By Charles King, Pund-IT, Inc. January 27, 2016
Common among virtually all companies that enjoy long-lived success is the ability to evolve products to meet the changing needs of customers and markets. But that can be nettlesome in the high tech industry, where worship of the new reaches ecclesiastical extremes. However, it can be achieved, and for proof of that one need look no further than IBM’s mainframe solutions.
The mainframe family line officially began with the IBM System/360 (S/360) that was introduced in 1964. Though today’s Z System solutions are massively different than those early mainframes, they continue to share common and philosophical characteristics, including muscular and reliable hardware components, some of the industry’s most sophisticated enterprise software and state of the art transactional capabilities.
But today’s Z Systems are also fully modern, particularly in their ability to support the growing number of organizations that prefer open source solutions, including Linux operating environments, middleware and applications. In fact, last October IBM launched a new family of Linux mainframe systems – LinuxONE – to fully address the needs and preferences of those customers. The new LinuxONE features and capabilities announced this week find IBM, as it has always done, pushing the mainframe evolutionary envelope ever further.
Made for the hybrid cloud
The biggest changes to LinuxONE revolve around enhancing the platform for hybrid cloud computing environments. To that end, IBM is optimizing both its Cloudant enterprise grade NoSQL database and its Strongloop tools for developing APIs for the LinuxONE family. As a result, customers should enjoy considerable benefits in developing, deploying and managing applications for hybrid cloud environments, especially since they won’t have to convert languages to do so.
IBM is also expanding LinuxONE’s software options. These include support for Google’s Go programming language, new work with SuSE in OpenStack technologies (making SuSE tools the preferred solutions for managing public, private and hybrid cloud environments running on LinuxONE systems) and supporting Canonical’s Ubuntu Linux distribution and cloud tool sets, making Ubuntu a third operating environment (along with SuSE and RedHat) LinuxONE customers can choose.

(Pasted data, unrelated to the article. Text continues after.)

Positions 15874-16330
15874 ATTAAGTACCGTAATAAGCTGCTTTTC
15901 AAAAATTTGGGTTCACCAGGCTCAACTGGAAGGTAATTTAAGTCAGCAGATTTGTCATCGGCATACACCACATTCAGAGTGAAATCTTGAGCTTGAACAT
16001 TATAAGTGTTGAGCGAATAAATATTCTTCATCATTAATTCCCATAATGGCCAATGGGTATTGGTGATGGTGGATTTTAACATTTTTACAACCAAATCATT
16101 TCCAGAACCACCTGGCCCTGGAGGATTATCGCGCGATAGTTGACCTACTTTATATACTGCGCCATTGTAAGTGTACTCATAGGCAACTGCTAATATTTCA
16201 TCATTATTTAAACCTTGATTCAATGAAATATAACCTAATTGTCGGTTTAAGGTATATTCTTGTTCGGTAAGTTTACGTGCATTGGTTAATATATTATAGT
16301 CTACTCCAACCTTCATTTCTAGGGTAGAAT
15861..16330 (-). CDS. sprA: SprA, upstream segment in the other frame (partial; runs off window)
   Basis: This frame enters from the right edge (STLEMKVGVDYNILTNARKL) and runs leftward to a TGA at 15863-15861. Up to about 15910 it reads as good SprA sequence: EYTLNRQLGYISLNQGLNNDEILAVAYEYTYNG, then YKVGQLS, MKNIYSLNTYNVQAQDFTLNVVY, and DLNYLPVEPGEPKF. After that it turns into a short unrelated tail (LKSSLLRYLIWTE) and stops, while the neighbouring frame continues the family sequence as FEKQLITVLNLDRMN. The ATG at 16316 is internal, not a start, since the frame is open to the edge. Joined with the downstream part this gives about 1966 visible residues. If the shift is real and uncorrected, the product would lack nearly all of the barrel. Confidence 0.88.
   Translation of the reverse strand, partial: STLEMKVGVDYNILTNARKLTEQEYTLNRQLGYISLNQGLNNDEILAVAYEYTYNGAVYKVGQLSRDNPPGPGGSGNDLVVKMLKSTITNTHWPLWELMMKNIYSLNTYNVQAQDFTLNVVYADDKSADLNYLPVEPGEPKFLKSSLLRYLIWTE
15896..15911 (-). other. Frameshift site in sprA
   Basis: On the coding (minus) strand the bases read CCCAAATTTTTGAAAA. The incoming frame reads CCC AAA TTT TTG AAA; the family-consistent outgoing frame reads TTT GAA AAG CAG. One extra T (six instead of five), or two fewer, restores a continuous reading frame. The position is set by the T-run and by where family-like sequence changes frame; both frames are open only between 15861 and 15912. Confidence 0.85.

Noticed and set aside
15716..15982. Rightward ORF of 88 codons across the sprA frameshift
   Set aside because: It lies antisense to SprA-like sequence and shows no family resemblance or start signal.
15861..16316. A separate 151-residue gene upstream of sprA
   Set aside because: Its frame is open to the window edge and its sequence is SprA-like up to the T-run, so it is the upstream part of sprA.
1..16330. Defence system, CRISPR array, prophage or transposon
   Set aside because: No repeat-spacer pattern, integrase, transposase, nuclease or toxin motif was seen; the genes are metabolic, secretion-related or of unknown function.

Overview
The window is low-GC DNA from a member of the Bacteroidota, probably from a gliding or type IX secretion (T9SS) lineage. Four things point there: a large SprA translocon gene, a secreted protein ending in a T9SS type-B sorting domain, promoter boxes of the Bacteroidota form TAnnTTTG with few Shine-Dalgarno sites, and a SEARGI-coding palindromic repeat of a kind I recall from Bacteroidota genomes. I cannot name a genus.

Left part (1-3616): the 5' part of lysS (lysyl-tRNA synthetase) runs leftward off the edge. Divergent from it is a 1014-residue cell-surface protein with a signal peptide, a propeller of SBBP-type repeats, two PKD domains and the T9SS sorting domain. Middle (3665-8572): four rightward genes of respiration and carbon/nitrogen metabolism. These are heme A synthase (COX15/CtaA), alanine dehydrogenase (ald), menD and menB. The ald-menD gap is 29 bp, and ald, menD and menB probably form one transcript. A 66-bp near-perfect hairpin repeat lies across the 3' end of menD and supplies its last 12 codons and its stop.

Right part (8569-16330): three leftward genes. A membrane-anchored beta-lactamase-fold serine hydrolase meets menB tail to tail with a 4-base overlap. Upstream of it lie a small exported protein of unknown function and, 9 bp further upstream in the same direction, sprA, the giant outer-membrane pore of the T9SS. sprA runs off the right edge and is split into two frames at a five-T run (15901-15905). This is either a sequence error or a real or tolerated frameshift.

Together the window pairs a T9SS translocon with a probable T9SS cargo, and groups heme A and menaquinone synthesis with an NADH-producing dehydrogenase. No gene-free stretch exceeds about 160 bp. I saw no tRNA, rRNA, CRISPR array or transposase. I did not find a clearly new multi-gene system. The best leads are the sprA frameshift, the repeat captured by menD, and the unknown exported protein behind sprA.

In addition, IBM announced compelling new LinuxONE speed and processing capabilities in refreshed LinuxONE family members (the massive Emperor and smaller Rockhopper systems). The company also demonstrated that a LinuxONE Emperor system is capable of supporting up to 1 million Docker containers, a capability that should benefit businesses deploying LinuxONE in Internet of Things (IoT) infrastructures.
Finally, IBM announced that its Open Platform (IOP) will be freely available for LinuxONE customers in March. IOP extends across a broad range of Apache-based tools and capabilities for big data and analytics, including Apache Spark, Apache HBase and Apache Hadoop 2.7.1. IBM has also optimized the Open Managed Runtime (OPR) project for LinuxONE.
Since IBM became the first Tier 1 vendor to formally support Linux in 1998, the company has steadily expanded its use of the OS and support for numerous open source projects. But last year’s launch of LinuxONE marked something of a turning point, both for IBM and the position of Linux as an enterprise-class operating environment.
The decision to fully develop and support an all-Linux mainframe solution should prove to doubters (if there are any left) that Linux and its business customers are here to stay. Linux currently represents over half of the Z System workloads IBM sells annually and continues to grow at a healthy pace in businesses and industries of every kind.
Linux arrived at IBM when the mainframe was well into its fourth decade but was an important reason that the company’s 50th anniversary was truly golden. If IBM continues to actively evolve its LinuxONE solutions as it has done since their October introduction, this newest solution family is likely to become a key component and driver of the mainframe’s second half century of success.
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